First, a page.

Nearby words

  1. destrier,
  2. destroy,
  3. destroyer,
  4. destroyer escort,
  5. destroying angel,
  6. destructible,
  7. destruction,
  8. destructionist,
  9. destructive,
  10. destructive competition

Origin of destruct

First recorded in 1630–40; back formation from destruction

Dictionary.com Unabridged Based on the Random House Unabridged Dictionary, © Random House, Inc. 2019

Examples from the Web for destruct

  • The lucky ones launched careers; experts in the field they once sought to destruct.

  • He was actually risking his life—or so he believed—to prove that the child could not destruct a human being.

    When I Grow Up|Richard E. Lowe
  • You could have pushed the Destruct button and I'd never have known.

    Mother America|Sam McClatchie


British Dictionary definitions for destruct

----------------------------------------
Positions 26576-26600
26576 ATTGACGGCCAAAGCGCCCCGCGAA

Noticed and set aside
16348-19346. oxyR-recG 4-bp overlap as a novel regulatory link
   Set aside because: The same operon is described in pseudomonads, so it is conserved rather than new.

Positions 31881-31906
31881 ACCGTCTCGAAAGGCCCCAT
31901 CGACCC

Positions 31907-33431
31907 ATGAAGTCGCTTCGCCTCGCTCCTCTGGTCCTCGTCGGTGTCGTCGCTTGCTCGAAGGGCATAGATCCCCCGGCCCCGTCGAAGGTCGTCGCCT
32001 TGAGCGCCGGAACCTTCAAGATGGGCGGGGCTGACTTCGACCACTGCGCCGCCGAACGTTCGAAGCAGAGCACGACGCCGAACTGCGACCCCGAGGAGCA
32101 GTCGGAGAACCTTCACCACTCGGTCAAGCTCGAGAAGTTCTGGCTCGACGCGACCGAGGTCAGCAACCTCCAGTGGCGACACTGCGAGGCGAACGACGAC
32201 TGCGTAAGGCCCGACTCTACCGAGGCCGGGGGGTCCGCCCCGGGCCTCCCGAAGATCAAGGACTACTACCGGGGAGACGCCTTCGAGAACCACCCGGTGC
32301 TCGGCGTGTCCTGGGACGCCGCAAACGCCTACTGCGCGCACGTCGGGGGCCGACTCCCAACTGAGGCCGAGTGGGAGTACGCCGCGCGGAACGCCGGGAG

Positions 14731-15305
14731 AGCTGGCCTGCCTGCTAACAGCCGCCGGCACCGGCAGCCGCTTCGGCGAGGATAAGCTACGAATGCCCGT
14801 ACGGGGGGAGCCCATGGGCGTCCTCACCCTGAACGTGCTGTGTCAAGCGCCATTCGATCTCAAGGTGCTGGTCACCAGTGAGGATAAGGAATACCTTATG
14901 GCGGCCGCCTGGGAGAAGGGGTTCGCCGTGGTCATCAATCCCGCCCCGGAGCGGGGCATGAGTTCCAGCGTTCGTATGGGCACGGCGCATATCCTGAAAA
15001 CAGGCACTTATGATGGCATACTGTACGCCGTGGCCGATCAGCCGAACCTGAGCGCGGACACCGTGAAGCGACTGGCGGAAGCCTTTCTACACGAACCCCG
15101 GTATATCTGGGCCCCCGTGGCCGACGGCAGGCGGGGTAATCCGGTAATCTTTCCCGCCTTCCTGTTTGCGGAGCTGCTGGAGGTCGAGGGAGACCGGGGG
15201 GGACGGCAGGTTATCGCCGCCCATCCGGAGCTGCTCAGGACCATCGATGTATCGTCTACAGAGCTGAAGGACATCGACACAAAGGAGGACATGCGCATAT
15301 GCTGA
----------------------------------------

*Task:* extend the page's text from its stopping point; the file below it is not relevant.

destruct

/ (dɪˈstrʌkt) /

verb

to destroy (one's own missile or rocket) for safety
(intr) (of a missile or rocket) to be destroyed, for safety, by those controlling it; self-destruct

noun

the act of destructing

adjective

designed to be capable of destroying itself or the object, system, or installation containing itdestruct mechanism
Collins English Dictionary - Complete & Unabridged 2012 Digital Edition © William Collins Sons & Co. Ltd. 1979, 1986 © HarperCollins Publishers 1998, 2000, 2003, 2005, 2006, 2007, 2009, 2012

Word Origin and History for destruct

destruct

v.

"to destroy," 1958, probably a back-formation from destruction in the jargon of U.S. aerospace and defense workers to refer to deliberate destruction of a missile in flight by a friendly agent; popularized 1966 in form self-destruct in the voice-over at the beginning of popular TV spy drama "Mission Impossible." OED records an isolated use of destruct from 17c., in this case probably from Latin destruct-, past participle stem of destruere.

Online Etymology Dictionary, © 2010 Douglas Harper